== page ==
Selenium is an essential mineral that plays a significant role in health. A balanced plant-based diet should provide enough selenium to keep you well. However, some circumstances deplete the body's selenium levels, including smoking, drinking alcohol, taking oral contraceptives, and having certain health conditions like ulcerative colitis or Crohn's disease.
Find out the incredible health and wellness benefits of selenium below. Then, reap the benefits of eating more selenium-rich foods.
The body requires selenium for healthy immune functioning. Selenium is a cofactor for the production of key enzymes like glutathione peroxidase, which acts as an antioxidant that neutralizes free radicals. This antioxidant protects the cells from oxidative stress and enhances the immune cells’ ability to defend the body from illness and disease.
Selenium has strong antioxidant powers, especially when combined with Vitamin E. Antioxidants seek out and neutralize free radicals, dangerous compounds that are linked to a range of health problems such as premature aging and cancer. Selenium is also an essential component for the production of glutathione, an antioxidant significant to overall health and wellness.
People with asthma tend to have lower levels of selenium in their bodies. Some evidence suggests that supplementing with selenium may reduce asthma symptoms. What's more, adequate selenium levels during a woman's pregnancy may protect her baby from developing asthma in childhood.
The thyroid gland contains more selenium than in any other area of the body, making the mineral very important for hormone synthesis and metabolism in the thyroid. Some evidence exists supporting the idea that women— these results were not found in men— with higher selenium levels were less likely to experience thyroid problems.
Selenium promotes healthy circulation, fights inflammation, and decreases free radical activity. In addition, selenium-containing proteins prevent damage to lipids throughout the body. These are all important factors in reducing one’s risk of heart disease.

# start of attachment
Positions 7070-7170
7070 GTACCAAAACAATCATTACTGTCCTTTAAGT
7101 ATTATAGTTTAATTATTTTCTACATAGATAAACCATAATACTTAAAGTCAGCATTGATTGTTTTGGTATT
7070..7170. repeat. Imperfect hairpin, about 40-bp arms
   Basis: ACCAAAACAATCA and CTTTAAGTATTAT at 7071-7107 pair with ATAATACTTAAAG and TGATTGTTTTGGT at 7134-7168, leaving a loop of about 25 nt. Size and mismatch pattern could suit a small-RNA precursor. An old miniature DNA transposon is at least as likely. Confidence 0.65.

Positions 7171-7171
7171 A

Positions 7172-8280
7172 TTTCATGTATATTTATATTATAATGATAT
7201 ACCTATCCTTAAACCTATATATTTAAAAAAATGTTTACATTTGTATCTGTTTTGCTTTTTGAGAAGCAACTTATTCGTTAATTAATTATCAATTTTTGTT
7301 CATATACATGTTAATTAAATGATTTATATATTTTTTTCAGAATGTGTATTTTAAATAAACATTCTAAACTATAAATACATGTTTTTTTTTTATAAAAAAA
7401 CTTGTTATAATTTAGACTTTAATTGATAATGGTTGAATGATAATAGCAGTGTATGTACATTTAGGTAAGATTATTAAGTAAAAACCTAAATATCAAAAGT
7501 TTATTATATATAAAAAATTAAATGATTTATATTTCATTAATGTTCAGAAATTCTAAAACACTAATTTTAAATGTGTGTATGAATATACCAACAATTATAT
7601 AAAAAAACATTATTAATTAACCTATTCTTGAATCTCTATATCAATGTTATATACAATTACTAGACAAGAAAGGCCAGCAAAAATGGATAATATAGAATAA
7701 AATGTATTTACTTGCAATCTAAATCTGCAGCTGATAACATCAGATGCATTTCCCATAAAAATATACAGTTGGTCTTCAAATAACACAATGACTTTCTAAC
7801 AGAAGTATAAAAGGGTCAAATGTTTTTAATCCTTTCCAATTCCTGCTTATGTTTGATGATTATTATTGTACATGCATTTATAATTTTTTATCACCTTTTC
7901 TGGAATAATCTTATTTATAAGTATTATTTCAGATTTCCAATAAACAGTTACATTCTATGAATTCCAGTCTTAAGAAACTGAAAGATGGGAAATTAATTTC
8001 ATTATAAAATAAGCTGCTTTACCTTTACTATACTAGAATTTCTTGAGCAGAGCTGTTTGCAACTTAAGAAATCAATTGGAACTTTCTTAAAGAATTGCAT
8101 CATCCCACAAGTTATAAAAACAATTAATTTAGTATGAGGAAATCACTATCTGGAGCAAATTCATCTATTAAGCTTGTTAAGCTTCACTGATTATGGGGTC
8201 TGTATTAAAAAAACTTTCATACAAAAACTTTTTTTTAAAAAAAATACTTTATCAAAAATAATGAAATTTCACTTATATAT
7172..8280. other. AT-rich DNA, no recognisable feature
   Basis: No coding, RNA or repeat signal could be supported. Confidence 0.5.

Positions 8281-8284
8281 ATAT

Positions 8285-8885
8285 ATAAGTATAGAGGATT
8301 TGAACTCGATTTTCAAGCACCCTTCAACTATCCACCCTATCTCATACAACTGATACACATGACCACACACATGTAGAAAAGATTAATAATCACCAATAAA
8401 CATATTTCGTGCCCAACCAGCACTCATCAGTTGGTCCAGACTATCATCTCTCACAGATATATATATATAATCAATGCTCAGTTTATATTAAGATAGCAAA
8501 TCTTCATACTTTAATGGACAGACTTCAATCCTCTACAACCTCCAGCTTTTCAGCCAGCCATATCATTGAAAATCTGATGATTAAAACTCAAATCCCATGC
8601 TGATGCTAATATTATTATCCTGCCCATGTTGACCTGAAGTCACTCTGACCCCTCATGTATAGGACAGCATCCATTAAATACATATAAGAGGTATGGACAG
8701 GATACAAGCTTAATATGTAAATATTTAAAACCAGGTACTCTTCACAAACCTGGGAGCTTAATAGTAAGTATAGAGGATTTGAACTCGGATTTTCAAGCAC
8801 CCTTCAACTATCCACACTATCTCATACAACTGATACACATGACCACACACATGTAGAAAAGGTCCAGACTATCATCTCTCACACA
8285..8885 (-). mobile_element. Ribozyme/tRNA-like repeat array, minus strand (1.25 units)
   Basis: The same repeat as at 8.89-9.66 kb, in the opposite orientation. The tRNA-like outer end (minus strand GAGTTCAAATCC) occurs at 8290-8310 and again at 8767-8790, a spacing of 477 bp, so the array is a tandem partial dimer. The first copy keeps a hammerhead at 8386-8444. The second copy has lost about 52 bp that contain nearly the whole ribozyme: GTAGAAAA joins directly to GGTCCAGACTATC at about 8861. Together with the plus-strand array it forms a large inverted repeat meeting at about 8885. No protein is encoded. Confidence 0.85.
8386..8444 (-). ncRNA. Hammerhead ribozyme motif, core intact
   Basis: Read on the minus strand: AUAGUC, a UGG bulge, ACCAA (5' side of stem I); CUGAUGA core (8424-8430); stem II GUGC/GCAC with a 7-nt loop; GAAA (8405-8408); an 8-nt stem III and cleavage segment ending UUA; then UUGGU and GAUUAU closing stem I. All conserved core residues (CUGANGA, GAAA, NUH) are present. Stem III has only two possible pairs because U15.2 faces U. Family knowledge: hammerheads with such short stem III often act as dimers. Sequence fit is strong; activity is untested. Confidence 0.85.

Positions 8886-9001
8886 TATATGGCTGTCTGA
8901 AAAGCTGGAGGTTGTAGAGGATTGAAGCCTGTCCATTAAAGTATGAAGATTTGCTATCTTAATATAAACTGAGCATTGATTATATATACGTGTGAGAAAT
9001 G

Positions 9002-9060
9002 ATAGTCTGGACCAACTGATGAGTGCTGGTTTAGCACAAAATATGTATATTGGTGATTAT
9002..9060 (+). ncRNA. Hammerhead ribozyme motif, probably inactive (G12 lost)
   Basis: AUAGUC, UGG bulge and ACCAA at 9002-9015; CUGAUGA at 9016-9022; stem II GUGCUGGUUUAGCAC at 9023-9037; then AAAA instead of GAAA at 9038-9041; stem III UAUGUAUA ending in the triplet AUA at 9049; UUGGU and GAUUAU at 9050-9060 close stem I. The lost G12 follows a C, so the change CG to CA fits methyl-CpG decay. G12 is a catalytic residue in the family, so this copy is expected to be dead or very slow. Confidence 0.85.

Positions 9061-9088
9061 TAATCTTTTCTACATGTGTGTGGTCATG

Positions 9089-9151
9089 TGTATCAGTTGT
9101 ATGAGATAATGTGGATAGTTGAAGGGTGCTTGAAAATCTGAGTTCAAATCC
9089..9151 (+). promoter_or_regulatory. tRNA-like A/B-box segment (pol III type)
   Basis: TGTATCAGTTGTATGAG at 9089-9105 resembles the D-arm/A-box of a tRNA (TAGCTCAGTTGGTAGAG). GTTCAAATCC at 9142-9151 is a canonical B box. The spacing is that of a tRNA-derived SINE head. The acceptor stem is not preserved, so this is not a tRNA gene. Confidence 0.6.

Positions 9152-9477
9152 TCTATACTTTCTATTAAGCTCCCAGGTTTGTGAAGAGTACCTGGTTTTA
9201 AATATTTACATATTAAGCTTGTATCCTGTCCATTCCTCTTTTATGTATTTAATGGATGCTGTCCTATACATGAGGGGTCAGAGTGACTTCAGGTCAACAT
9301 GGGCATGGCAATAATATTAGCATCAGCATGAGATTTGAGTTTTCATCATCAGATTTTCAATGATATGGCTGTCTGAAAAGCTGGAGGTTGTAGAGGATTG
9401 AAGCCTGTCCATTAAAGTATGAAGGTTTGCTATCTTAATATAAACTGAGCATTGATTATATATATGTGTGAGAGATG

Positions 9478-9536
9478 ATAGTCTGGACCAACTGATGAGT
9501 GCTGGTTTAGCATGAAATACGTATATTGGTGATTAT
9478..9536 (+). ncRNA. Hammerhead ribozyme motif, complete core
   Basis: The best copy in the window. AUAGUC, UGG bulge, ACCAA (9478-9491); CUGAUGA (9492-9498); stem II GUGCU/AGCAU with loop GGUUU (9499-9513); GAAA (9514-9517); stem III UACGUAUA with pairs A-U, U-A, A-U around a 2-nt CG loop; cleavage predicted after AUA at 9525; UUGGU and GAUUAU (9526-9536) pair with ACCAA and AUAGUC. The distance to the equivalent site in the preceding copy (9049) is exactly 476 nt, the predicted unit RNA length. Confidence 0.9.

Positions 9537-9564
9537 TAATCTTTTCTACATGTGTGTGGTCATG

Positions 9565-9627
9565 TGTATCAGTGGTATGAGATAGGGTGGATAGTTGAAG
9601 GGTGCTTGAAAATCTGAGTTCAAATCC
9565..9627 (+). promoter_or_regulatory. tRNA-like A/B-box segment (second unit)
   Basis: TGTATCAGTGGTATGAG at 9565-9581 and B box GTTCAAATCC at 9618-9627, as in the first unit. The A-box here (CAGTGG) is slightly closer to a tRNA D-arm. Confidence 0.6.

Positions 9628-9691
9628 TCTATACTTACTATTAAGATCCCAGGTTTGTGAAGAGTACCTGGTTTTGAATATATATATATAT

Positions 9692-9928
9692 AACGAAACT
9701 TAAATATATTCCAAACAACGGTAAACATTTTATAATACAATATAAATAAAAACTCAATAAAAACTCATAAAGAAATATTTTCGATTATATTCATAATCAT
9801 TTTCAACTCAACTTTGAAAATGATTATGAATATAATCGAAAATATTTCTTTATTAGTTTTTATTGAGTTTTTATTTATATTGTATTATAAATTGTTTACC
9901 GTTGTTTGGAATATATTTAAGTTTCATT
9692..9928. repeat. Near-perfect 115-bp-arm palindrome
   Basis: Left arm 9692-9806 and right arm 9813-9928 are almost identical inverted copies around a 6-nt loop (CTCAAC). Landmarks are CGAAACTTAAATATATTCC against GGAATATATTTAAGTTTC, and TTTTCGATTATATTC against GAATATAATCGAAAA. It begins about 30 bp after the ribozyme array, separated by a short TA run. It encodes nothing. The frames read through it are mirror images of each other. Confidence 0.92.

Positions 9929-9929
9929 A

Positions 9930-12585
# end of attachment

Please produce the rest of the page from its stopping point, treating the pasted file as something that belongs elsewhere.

Selenium deficiencies have been linked to greater incidences of rheumatoid arthritis, which means getting enough could reduce your risk of developing the condition. However, selenium doesn't treat the condition once it's developed.
Levels of selenium in the blood naturally decline with age, and this decline may be linked to deteriorating brain function. Supplementing with selenium may reduce cognitive decline and impaired memory that occurs with age.
Mercury can be poisonous to the central and peripheral nervous systems. Selenium naturally binds with mercury in the body, preventing the toxic metal from damaging healthy body tissues like the brain. This binding process is significant for the chelating or detoxifying of mercury from the body.
Individuals with dry scalp and dandruff may benefit from eating selenium-rich foods or supplementing with selenium. Since selenium develops into selenoproteins that are essential for a variety of functions, increasing intake of this mineral can promote healthy hair growth and even prevent hair loss. However, taking too much selenium can have the inverse effect, so be sure to only take the recommended amount.
The recommended daily allowance of selenium, according to the National Institutes of Health, is 55 micrograms per day for adults.
Excellent food sources of selenium include the following:
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